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Data Security: Regulatory tug-of-war

Tuesday 17 January 2017

Last Year, the European Court ruled that the UK’s proposed Investigatory Powers Act is illegal.

The UK was in the process of passing legislation to allow regulatory and enforcement entities to maintain and investigate websites visited by people in the UK. The new Investigative Powers Act 2016, better known in the UK as the Snooper’s Charter, is being touted as a method to fight terrorism.

Computer World reported that “Defenders of the legislation, including Prime Minster Theresa May, in her previous role as Home Secretary, say that requiring network operators to store years’ worth of communication data, and allowing government officials to sift through it, is necessary and proportionate for protecting national security and public safety.”

However, May said the public should not be concerned, since the data being collected and reviewed will not be used to look at the specific pages visited, but instead will focus on the websites.

According to the Daily Dot:

The Court heard that the “general and indiscriminate retention” of data conflicts with European legal standards, to which all EU member states must adhere.

Naturally, concerns surrounding the Act go beyond civil liberties. There is a genuine fear that the storage of this metadata may attract cybercriminals.

On the storage of metadata, The Wall Street Journal reported that “Google Inc. and Facebook Inc. have criticized the legislation in the past and said collecting data in bulk is overzealous. Apple Inc. earlier this year said complying with the proposals would weaken the strength of encryption in the products, making it easier for criminals and terrorists to steal data.”

Precedent for data retention does exist in the form of The Telecommunications (Interception and Access) Amendment (Data Retention) Bill 2015.  This Bill also raised concerns, when it was first announced; however, while the Bill implemented to investigate a broad range of crimes, it contains within it a requirement for enforcement agencies to obtain a warrant, prior to any investigation commencing.
Last year, the Sydney Morning Herald reported that a spokesperson for George Brandis stated that:

The Government is working constructively with the telecommunications industry to achieve full compliance by April 2017.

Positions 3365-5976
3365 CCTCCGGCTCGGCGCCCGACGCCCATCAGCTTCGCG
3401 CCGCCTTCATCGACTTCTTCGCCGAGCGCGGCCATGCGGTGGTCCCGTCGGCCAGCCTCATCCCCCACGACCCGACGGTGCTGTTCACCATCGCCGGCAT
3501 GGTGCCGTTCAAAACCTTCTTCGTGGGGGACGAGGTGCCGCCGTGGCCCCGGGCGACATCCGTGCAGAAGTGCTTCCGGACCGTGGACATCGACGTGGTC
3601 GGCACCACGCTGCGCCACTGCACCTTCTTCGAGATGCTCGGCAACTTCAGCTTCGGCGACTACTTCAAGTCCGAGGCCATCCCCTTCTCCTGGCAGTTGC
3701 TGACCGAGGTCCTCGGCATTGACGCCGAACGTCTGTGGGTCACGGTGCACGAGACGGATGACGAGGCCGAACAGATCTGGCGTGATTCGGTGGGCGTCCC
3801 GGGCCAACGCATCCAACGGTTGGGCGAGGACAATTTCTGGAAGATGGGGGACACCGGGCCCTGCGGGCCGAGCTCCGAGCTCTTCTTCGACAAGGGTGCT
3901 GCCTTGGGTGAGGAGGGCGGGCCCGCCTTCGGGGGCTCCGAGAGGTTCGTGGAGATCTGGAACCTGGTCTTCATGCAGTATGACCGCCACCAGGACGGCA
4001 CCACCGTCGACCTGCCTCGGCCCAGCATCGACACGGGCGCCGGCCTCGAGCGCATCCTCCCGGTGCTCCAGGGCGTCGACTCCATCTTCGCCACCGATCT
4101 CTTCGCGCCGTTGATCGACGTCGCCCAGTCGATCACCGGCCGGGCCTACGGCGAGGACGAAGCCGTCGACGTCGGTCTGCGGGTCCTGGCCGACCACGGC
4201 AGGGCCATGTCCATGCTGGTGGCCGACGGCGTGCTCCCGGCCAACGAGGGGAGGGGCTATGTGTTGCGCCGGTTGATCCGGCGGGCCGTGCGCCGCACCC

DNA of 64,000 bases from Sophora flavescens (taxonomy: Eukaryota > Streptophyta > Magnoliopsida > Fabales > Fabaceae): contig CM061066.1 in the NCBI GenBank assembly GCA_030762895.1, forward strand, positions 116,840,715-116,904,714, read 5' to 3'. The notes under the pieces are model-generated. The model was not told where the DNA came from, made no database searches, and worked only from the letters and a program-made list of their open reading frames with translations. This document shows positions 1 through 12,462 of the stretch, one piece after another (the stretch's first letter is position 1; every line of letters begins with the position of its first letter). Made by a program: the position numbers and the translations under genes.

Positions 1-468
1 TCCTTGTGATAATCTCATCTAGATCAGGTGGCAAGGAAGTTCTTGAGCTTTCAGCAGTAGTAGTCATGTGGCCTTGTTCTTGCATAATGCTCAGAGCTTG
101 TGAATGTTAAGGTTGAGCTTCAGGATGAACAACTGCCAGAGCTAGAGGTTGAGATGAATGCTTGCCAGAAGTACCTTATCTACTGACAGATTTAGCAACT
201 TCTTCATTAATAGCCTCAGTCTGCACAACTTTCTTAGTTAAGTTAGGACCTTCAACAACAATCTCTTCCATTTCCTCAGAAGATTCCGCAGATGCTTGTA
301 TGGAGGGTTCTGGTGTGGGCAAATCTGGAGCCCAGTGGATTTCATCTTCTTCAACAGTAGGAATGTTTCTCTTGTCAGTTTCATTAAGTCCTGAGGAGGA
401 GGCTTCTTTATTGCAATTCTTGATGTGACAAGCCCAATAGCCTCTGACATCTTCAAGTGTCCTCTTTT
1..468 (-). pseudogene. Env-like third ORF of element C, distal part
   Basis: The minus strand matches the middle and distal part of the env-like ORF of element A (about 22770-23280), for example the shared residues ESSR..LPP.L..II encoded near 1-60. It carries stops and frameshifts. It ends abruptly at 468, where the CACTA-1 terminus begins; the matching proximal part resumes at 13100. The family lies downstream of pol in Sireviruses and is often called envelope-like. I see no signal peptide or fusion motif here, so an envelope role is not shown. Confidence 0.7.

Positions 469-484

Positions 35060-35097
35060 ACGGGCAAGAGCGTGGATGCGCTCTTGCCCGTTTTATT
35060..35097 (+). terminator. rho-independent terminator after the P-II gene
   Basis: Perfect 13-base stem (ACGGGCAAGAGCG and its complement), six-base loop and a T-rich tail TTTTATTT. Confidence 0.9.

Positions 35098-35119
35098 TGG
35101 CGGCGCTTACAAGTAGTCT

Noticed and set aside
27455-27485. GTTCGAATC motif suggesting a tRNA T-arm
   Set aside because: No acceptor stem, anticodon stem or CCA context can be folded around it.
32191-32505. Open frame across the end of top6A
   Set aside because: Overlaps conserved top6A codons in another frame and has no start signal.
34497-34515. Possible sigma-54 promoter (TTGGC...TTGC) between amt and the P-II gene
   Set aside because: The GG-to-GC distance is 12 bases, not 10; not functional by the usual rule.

Metadata is the basic building block in nearly every counter-terrorism, counter-espionage and organised and major crime investigation. It is also essential for child abuse and child pornography offences that are frequently carried out online.

With this kind of the rationalisation, it would be hard not to envisage other jurisdictions using the same argument to require telecommunication companies to retain their data.

Companies in Australia are expected to be fully compliant with the data retention bill by April 2017.


The sale of private data
Late last year, allegations surfaced that an offshore centre, charged with the storage of data for several Australian telephone companies, had been selling customer data on the black market.

The SMH reported that Chief Executive of the Australian Communications Consumer Action Network, Teresa Corbin, said consumers were "very concerned" about private information being accessed offshore, and she encouraged the Australian Federal Police to investigate. 

"It is actually the telcos' responsibility to make sure that the data is not disclosed to anybody. Ultimately, they are the ones who will be held accountable for that, under Australian law," Corbin said. 
This is an interesting approach. And with the deadline now looming, the telecommunications industry must have their requisite systems in place to maintain the data. It is clear that, at the end of the day, it is the private entities charged with storing the metadata, and not the regulators, who will bear brunt of the reputational risk if something should go wrong.
This means organisations that are outsourcing their services need to ensure they are also exporting their GRC frameworks, because the risk still rests with them, even if the breach happens at the hands of the third party.

Embedding this into your risk and compliance framework?
The UK has shown a certain amount of determination for having data retention for regulatory and enforcement purposes. Certainly, if and when Brexit is formalised, this is a risk about which Australian organisations need be very aware, when doing business in the UK.

Although data retention legislation has not yet been passed in the UK, risk and compliance professionals must be prepared to embed this into their risk and compliance frameworks—to be aware, also, that this is about more than just complying with the investigatory and regulatory powers; it is about reassuring stakeholders that their data is safe.
Similarly, stakeholders need to feel there is a level of transparency when it comes to how their data will be used.

When doing business in the UK, organisations need to be prepared to contend with social and reputational risk, especially if there is a major breach of communications and correspondences…and even if that breach comes from the regulatory and government agencies themselves.

After all, the public will only be looking at the organisation that collected their data in the first place.